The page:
At age 78 and still battling minor speech issues four years after a stroke, Lee Corso is in no hurry to give up his spot as college football's premier showman on its most popular weekly show, ESPN's “College GameDay.”
“No, they might have to drag me off, like the old vaudeville act,” said Corso, who is in his 26th season with the show.
Although he has heard rumors that Texas coach Mack Brown might join the show after his coaching days are over, Corso said he can't have his seat.
“If he ever wants to join ‘GameDay,'” Corso said, “I would be glad to give him the chair next to me.”
Corso, a former Louisville, Indiana and Northern Illinois head coach, admits he has difficulty speaking at times, but hopes to be an inspiration to other stroke victims. His first public speech after the stroke was in August 2010 in Oklahoma City at St. Anthony's Stroke of Courage event.
“I still have a problem with my speech if I don't have a good-enough rest,” he said. “All in all, God has been good to me. I've been feeling pretty well. I hope to be an example to other people who've had a stroke before, you can get over it and get over it well.”
“College GameDay,” which airs 8-11 a.m., is making its fourth appearance in Stillwater on Saturday and is previewing the Baylor-OSU game, which will be nationally televised at 7 p.m. on ABC. The three previous visits involved Bedlam games (2004, 2008 and 2010), and OSU lost all three.
“The (Baylor) Bears are a sensational team, but the Cowboys have got a very good chance of upsetting them,” Corso said. He noted two OSU stats weighed heavily in the home team's favor — leading the nation in interceptions and having scored 24 nonoffensive touchdowns the last three years. “That could be the difference in the ballgame.”
An Orlando, Fla., resident, he and the rest of the “GameDay” crew will be wearing coats for the first time this season. He will be joined on the set by host Chris Fowler and analyst Kirk Herbstreit, who will call the game with Brent Musburger. The “GameDay” roster also includes analysts Desmond Howard and David Pollack, with reporting by Samantha Ponder, Tom Rinaldi, Scott Van Pelt and Gene Wojciechowski.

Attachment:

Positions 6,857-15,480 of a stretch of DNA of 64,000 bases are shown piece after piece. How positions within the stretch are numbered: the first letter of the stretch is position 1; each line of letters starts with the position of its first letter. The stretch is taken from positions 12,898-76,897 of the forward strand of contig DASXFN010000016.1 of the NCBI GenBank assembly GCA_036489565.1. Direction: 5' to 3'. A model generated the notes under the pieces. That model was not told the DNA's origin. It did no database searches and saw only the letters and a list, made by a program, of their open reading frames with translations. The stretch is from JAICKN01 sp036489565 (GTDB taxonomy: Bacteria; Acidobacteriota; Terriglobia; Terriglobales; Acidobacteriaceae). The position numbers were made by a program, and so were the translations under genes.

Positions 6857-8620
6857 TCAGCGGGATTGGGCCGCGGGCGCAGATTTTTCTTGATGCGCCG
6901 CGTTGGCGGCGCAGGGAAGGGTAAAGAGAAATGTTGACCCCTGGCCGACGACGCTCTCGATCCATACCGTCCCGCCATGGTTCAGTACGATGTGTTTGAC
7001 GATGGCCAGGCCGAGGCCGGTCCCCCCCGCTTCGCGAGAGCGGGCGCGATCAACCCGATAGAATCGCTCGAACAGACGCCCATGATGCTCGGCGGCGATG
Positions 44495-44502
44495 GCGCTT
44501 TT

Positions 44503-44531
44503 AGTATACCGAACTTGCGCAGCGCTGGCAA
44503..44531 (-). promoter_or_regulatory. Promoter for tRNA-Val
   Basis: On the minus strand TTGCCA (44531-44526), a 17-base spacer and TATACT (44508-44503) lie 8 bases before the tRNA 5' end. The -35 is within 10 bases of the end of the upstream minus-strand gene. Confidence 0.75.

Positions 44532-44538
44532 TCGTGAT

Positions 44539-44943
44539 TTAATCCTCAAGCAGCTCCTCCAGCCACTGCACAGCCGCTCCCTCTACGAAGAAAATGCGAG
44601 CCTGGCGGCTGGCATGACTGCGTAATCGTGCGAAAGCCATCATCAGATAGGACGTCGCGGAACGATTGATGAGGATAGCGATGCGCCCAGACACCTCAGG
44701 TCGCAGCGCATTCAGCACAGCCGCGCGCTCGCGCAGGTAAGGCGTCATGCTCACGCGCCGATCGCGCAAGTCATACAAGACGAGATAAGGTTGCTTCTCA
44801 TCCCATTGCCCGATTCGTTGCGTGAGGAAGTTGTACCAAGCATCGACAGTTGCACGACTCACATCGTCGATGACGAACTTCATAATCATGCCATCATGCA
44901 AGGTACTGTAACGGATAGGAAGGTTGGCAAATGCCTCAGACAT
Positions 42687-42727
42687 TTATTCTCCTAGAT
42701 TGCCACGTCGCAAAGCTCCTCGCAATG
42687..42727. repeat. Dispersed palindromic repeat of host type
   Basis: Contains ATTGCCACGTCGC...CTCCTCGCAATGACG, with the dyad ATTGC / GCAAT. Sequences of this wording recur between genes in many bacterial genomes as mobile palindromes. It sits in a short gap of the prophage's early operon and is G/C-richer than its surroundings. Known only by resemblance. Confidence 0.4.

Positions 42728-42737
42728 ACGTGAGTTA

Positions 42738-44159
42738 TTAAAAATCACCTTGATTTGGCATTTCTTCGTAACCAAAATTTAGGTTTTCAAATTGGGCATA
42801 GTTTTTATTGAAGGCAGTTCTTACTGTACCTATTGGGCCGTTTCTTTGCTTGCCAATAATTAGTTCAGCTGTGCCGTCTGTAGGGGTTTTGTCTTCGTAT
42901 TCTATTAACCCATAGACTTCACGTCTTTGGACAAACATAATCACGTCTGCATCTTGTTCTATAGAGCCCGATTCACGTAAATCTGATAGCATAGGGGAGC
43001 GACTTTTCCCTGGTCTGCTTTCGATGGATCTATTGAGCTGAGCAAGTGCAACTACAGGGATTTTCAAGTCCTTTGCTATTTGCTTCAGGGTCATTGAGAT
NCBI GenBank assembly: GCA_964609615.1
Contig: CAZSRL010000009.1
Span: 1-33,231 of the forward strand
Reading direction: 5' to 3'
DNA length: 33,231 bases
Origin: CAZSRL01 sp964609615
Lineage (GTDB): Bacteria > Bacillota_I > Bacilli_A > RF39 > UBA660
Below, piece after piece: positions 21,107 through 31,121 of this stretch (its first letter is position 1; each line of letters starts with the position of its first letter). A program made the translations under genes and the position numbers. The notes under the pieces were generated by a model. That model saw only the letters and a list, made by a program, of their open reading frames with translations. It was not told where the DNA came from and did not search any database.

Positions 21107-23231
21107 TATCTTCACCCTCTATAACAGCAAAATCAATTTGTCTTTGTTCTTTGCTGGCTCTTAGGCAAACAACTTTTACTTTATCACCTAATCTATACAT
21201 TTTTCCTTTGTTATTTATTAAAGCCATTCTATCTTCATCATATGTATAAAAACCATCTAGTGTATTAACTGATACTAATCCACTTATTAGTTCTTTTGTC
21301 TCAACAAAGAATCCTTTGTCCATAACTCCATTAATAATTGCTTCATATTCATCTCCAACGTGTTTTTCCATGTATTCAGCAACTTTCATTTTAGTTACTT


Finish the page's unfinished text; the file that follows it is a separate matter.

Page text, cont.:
Corso said it has been rewarding to see crowds for the show continue to grow.
“The reason is the game is so exciting and we now have become an event. Whenever we go somewhere, it's an event. We were in Fargo, North Dakota. They closed the town down.”
The show's highlight is always Corso's headgear prediction, which he said he makes on Wednesdays when he alerts producers and the school's sports information director.
Corso is 9-3 in his headgear picks this season. After struggling early, he has hit six in a row, including picking USC to upset Stanford last week in the show from the USC campus. “But I cut my lip in a sword fight with Herbstreit,” he said.
Earlier this season, actor Bill Murray pushed him to the ground after Corso picked his alma mater Florida State to defeat Clemson at Tallahassee, Fla.
“He pinned me. He just laid me gently in the sod and jumped on me. And I will promise you, that was not planned at all. I was fine. He can't hurt a Seminole.”
Corso said he can't let his feelings for any schools, including his alma mater, affect his judgment. He noted that he picked OU over Florida State in 2011 when his three triplet grandsons joined him on the stage.
“I said, ‘Boys, don't take it personal, this is strictly business.' I took that from the Godfather.
“You got to be neutral. I just do the best I can to make college football fun. I always felt like I'm in the entertainment business and college football is my vehicle.”